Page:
Hawaii's public school teachers are asking tough questions at informational meetings about their new contract proposal. The first Oahu sessions started on Monday at Pearl City High School, Mililani High School and Castle High School.
Dozens of teachers from different campuses showed up at Pearl City High's cafeteria looking for answers about issues including salaries, evaluations and health insurance premiums.
"I feel like I need to know more. I'm a new teacher. It's my second year of teaching and I wanted to know what are the changes," said Jennifer Galam, a 4th grade teacher at August Ahrens Elementary School.
The Hawaii State Teachers Association said the deal includes pay raises equivalent to a 13.6 percent increase over four years through step movements and across the board hikes. According to the union, a first-year teacher currently earning $46,601 will be paid $53,177 at the end of the contract. A senior teacher with more than 30 years of experience who is receiving $85,488 now will have their salary jump to nearly $91,950 after four years.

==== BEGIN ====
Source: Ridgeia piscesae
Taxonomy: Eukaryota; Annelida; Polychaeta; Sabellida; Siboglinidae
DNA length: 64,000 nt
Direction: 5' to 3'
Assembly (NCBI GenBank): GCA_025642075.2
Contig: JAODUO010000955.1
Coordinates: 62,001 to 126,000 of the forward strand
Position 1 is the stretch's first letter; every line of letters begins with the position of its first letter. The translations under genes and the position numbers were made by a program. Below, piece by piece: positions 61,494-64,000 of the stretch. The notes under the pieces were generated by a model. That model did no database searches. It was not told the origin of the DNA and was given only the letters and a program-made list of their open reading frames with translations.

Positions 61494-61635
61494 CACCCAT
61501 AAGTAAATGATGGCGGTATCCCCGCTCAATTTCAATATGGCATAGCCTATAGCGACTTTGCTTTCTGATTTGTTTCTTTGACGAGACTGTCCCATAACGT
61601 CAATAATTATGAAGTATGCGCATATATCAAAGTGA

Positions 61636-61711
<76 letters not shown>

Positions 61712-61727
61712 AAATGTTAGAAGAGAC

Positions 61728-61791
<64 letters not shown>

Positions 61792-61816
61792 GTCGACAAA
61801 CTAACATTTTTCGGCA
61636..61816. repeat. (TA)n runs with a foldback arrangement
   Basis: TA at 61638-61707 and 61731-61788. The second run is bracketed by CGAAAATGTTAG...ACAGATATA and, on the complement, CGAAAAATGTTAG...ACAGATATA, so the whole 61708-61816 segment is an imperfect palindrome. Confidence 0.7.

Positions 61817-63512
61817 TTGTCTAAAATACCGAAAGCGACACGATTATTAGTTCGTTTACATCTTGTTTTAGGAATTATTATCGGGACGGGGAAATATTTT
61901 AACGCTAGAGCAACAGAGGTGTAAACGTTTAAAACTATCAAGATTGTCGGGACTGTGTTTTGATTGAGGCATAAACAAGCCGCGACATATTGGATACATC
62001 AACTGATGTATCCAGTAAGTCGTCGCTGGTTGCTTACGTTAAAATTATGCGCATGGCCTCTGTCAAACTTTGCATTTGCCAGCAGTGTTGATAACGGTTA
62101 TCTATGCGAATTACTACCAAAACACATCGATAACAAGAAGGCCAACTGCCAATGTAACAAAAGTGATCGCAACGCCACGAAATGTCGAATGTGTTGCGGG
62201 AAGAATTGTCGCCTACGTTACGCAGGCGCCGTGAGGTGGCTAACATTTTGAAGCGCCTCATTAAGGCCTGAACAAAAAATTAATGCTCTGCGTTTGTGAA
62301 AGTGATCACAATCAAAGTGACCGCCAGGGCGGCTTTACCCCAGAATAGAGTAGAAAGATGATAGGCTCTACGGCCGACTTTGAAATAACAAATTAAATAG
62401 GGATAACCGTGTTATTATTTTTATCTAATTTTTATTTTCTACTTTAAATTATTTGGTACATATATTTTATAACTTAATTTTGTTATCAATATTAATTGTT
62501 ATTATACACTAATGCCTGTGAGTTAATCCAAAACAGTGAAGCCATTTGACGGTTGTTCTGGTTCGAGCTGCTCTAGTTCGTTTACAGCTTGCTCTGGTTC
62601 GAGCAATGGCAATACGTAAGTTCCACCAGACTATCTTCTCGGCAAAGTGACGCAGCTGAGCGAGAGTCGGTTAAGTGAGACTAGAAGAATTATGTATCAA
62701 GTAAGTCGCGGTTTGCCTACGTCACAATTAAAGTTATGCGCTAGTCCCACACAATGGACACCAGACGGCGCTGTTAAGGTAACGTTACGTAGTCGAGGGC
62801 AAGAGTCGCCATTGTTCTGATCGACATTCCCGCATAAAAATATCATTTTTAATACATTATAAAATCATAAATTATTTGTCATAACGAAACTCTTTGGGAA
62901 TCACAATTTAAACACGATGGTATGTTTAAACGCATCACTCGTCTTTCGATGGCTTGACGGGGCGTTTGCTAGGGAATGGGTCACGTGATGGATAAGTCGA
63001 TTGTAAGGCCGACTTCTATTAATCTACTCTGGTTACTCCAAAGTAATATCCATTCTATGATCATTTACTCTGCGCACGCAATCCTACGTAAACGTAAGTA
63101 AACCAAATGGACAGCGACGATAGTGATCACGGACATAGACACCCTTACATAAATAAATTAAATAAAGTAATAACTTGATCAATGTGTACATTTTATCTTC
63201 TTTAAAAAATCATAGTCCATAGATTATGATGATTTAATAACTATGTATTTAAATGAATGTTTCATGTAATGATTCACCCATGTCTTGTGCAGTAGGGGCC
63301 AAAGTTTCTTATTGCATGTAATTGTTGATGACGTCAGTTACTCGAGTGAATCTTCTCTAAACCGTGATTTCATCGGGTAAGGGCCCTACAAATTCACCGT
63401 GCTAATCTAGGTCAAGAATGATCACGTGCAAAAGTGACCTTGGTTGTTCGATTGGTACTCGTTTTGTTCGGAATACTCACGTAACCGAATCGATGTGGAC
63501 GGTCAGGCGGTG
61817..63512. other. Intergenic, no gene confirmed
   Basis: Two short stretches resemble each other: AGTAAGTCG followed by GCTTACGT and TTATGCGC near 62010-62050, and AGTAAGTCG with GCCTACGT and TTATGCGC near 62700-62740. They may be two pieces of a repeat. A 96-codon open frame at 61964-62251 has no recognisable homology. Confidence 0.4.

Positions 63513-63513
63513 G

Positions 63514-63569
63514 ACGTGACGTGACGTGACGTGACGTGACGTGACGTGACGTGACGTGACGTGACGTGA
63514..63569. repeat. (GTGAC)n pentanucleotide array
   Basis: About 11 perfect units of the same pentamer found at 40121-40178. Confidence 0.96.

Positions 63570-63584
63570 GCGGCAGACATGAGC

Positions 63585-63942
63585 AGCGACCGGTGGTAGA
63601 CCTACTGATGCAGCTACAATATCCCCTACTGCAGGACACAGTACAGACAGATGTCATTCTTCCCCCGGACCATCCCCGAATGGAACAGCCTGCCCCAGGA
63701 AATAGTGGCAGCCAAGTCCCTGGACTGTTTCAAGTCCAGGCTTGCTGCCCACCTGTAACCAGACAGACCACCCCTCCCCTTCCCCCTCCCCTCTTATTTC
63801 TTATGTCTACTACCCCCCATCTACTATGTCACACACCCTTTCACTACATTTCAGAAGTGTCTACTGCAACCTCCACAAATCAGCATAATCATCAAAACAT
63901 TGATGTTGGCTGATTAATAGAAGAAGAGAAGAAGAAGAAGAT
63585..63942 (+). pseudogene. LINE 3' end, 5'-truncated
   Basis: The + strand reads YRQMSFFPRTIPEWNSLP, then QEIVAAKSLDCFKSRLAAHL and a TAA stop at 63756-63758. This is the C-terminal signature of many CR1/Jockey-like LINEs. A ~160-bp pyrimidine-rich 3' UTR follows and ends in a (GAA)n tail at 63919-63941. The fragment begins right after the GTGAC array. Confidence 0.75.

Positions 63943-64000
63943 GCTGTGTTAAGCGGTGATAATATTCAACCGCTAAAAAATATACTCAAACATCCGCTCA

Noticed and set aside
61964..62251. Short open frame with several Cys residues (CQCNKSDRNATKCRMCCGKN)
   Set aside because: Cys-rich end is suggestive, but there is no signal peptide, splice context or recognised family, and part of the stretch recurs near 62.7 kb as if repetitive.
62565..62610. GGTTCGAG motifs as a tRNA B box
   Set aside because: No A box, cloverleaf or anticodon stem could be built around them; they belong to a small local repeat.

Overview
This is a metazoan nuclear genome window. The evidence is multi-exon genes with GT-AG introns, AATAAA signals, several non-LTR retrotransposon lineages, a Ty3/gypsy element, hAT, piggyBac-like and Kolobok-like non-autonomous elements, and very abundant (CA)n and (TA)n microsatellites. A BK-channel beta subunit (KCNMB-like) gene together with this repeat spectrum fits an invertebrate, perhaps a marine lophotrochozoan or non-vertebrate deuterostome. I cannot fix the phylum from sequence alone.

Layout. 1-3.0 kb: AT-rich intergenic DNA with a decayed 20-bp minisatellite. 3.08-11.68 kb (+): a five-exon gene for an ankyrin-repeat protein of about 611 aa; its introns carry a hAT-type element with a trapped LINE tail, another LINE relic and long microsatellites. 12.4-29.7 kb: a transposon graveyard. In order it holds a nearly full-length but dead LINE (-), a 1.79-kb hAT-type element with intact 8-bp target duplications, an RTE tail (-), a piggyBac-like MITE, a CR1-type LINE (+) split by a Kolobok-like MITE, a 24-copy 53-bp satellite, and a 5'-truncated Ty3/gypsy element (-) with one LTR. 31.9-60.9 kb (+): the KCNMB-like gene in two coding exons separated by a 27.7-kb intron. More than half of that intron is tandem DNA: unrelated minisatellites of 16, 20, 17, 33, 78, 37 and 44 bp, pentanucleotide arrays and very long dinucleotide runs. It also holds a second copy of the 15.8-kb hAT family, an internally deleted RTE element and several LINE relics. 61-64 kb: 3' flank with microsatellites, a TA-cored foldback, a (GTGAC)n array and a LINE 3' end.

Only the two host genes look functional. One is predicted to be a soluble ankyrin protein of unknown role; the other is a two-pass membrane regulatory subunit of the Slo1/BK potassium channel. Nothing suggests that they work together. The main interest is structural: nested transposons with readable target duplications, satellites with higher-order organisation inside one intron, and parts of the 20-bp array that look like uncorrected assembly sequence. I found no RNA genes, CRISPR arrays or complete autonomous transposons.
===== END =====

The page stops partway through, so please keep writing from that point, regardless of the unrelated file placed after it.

"I'm on the verge of retiring soon, so I'm looking forward to my high three, so salary is a big issue for me and this settlement seems pretty good," said Kathy Arakaki, tech coordinator at Pearl City High School.
But some teachers were frustrated that proposed improvements to class sizes and special education workloads were left out of the deal.
"I'm disappointed that they didn't address special ed issues and hopefully, that will get addressed through other means over the course of the year," said Rebecca Hadley-Schlosser, a special education teacher at Maili Elementary School.
The union said it had to compromise on some points, but the agreement is still a step in the right direction.
"The question was, is it worth striking over or could we accept the rest of the contract which we feel is really good and we can continue to fight for those things in the legislature or board of education?" explained HSTA president Corey Rosenlee.
The price tag for the settlement is $115.4 million, including salary raises and step increases, according to the HSTA.
The ratification vote is being held on Thursday because of a legislative deadline to fund the deal.